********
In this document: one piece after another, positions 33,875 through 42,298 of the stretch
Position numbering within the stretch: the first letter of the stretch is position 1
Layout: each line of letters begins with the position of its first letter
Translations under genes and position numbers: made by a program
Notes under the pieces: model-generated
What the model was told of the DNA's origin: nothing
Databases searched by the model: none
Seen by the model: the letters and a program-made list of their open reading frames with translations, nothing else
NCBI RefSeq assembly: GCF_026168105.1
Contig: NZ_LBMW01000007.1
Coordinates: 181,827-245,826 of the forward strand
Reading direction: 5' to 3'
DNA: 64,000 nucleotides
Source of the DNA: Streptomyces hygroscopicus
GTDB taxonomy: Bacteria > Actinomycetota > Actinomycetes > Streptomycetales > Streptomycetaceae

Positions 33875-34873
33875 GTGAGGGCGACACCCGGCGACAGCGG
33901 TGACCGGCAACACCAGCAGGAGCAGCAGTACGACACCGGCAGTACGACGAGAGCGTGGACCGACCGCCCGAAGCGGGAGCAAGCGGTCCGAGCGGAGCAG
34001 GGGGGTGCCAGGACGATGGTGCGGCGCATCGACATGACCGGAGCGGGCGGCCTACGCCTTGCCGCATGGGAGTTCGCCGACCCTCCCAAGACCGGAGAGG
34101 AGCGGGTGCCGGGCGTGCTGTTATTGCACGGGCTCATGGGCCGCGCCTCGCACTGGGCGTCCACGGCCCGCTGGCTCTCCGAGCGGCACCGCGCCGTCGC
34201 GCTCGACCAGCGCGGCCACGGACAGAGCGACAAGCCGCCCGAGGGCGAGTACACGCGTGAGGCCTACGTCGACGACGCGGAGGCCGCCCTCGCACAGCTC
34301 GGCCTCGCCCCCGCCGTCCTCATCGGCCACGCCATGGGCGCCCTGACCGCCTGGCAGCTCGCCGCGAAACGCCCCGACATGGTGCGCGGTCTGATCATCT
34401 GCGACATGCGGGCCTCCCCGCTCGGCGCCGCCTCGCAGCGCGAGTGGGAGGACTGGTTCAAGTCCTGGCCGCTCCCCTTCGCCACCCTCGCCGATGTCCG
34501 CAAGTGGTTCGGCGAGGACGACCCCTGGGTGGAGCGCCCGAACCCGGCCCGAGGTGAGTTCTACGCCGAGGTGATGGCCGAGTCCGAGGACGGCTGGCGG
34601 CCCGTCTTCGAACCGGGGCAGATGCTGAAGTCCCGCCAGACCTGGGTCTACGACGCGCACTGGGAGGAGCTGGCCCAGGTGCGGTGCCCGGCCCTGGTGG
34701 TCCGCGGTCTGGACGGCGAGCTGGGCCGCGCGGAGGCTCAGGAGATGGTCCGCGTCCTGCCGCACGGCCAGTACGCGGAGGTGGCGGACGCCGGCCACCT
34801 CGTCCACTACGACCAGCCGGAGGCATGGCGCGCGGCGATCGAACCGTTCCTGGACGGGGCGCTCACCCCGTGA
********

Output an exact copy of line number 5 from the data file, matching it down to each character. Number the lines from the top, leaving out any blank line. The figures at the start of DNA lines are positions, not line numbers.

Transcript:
Notes under the pieces: model-generated